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Responding to President Barack Obama’s call to empower America’s students and entrepreneurs to invent the future, the College of Engineering is participating in today’s National Day of Making, held in conjunction with the first White House Maker Faire.

Referred to as the “maker movement,” there has been a surge of innovation in recent years as laser tools, 3-D printers, and software previously unavailable outside of laboratory settings have found their way into the hands of average citizens, who are leading the next wave of breakthroughs.

Geared toward inspiring what the White House calls a “renaissance in American manufacturing,” the fair is designed to highlight those Americans who have found new ways to embrace changing technology and techniques shaping modern economies, workforces, and education, with the Day of Making serving to kick off the effort.

“We are committed to introducing the maker spirit to K-12 students as well as undergraduate and graduate students of the university,” said Wayne Davis, dean of the College of Engineering.

In particular, UT’s involvement in developing week-long STEM—science, technology, engineering, and math—programs for middle and high school students to take over the summer was highlighted, as was the recent growth, refurbishment, or replacement of many STEM-related lab and classroom spaces across campus.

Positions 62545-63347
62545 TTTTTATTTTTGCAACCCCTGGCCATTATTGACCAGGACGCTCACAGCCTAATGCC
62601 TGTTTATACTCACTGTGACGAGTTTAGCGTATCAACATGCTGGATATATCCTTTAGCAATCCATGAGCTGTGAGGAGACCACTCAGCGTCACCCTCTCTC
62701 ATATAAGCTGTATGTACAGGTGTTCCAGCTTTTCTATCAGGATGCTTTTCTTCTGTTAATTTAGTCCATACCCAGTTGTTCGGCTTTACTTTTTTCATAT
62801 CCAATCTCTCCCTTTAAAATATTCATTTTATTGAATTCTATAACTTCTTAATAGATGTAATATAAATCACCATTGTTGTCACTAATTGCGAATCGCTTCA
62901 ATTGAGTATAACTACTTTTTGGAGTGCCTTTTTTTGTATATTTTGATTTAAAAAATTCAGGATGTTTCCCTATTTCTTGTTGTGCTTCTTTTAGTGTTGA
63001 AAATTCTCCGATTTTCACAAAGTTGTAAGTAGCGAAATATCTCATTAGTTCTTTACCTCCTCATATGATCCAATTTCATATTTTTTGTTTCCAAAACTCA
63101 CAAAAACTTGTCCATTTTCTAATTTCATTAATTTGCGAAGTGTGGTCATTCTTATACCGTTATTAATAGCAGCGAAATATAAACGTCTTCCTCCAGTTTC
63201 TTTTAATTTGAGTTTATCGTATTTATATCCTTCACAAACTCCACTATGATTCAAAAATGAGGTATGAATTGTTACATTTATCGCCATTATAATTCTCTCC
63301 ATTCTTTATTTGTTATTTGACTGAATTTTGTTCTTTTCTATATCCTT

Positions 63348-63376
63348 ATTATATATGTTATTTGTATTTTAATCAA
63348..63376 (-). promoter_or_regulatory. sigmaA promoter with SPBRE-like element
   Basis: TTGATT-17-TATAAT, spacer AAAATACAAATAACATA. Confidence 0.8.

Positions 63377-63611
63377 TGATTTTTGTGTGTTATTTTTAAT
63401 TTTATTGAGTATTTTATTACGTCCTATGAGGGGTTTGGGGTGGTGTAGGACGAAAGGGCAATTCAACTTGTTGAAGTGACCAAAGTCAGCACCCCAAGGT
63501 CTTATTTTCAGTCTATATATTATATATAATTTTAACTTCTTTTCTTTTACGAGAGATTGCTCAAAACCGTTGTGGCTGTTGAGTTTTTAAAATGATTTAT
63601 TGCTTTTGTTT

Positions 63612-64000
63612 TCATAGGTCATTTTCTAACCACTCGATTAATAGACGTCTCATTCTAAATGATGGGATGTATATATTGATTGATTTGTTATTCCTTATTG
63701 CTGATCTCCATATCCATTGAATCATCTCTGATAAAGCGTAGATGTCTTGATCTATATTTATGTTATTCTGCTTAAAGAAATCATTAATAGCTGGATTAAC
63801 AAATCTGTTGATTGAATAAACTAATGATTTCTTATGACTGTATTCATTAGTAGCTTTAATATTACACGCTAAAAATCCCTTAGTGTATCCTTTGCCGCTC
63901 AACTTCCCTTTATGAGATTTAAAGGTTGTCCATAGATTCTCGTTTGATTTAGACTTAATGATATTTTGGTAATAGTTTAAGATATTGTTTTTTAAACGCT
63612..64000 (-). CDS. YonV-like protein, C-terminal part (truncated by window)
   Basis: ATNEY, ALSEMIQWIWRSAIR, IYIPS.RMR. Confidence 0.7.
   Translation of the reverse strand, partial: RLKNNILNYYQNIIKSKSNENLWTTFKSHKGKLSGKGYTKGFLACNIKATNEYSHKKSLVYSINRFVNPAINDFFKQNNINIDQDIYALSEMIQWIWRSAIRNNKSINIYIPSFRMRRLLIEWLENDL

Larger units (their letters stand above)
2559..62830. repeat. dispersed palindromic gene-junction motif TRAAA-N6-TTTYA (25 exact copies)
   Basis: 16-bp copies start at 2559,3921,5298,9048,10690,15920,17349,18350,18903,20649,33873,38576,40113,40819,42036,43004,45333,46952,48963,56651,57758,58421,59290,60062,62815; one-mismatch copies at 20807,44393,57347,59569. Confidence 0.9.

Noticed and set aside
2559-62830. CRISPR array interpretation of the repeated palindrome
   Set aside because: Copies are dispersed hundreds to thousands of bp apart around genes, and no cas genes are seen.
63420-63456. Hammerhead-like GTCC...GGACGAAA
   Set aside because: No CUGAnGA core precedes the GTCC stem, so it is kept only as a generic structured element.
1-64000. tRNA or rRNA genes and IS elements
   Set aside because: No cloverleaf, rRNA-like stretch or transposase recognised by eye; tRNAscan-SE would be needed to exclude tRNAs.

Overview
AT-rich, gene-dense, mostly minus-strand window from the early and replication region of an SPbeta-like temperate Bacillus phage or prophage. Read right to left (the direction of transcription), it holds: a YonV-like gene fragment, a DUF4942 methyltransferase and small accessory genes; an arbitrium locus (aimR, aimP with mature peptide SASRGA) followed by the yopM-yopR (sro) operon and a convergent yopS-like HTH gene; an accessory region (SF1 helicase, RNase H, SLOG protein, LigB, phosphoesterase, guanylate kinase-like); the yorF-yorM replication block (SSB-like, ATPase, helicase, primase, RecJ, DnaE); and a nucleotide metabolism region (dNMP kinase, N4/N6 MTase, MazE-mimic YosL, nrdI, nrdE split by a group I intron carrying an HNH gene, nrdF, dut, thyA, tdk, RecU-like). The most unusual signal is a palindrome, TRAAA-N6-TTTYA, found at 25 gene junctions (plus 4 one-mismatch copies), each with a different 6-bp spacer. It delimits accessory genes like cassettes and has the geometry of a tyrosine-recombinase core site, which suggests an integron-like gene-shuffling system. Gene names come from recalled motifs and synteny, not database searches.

One such investment is the forthcoming Engineering Innovation Lab and Senior Design Space.

While preliminary plans have been drawn, fundraising has just begun for the facility, which will be a focal point for outreach programs, engagement of potential STEM students, and activities for undergraduate students.

The area of the proposed facility devoted to designing and planning has a larger goal of making the departments within the College of Engineering more cohesive, bringing about a sharing of ideas and innovations, and will allow cross-disciplinary access to shops ranging from welding to woodwork.

It is hoped that this coming together of ideas will spur upperclass students in the maker movement, helping them make their concepts reality.

In addition to meeting students, businesspeople, and everyday citizens who have led the charge in reshaping the STEM landscape, President Obama also challenged communities and innovators to talk about their ideas and successes online by using the Twitter hashtag #NationofMakers or by posting pictures of innovations on social media sites.

C O N T A C T :

David Goddard (865-974-0683,